The Attainment of Pay Equity Between the Sexes by Legal Means: An Economic Analysis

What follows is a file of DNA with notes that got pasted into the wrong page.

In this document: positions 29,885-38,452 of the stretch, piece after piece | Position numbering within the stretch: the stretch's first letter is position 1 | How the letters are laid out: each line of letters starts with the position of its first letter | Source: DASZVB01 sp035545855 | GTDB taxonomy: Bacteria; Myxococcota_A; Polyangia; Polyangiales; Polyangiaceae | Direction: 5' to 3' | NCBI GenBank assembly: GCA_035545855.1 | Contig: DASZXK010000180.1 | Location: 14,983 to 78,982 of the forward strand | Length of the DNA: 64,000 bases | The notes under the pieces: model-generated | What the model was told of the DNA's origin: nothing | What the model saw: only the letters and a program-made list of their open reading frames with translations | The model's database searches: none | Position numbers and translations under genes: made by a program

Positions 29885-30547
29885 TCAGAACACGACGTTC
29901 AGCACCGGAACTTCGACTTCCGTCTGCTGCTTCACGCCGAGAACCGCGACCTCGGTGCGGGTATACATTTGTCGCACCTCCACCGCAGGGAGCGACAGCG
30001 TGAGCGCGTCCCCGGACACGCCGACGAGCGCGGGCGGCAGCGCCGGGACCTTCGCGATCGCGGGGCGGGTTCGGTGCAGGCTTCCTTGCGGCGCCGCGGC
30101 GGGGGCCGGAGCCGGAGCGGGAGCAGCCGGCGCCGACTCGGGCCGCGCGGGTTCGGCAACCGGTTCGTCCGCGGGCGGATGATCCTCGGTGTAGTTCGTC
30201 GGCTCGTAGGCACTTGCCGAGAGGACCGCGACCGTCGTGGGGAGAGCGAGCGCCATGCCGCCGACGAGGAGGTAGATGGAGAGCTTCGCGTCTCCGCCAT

The purpose of this Article is to present an analysis of the gap between men’s and women’s wages with particular emphasis on the likely effects of various existing and proposed legal remedies. Part I sets out a simple “ideal” statistical model of wage determination. Its purpose is to identify carefully the potential impact of alternative legal remedies such as the Equal Pay Act, Title VII, and proposed policies like comparable worth. This model is ideal in the sense that, although it could be estimated in principle, there is no data set currently available with which it could actually be estimated. Part II explores the impact of these various legal remedies on individual organizations, because each existing or proposed remedy would be implemented on an organization- by-organization basis rather than on an economy wide basis. Part III addresses the empirical dimensions of the problem raised by the comparable worth movement-the average wage disparity between “men’s jobs” and “women’s jobs.” We initially offer a range of estimates of the potential impact of comparable worth on the average male-female wage gap in the United States based on the assumption that there would be no secondary effects on employment, relative prices, and other wage levels. This assumption is lifted in Part IV, which discusses the adjustments that organizations affected by comparable worth or other laws would make in their employment of different types of labor, the associated wage rates, and their product prices. Consideration of these secondary effects implies that legal interventions designed to improve the relative labor market status of women might have very different effects from those expected under the zero-adjustment assumption of Part III.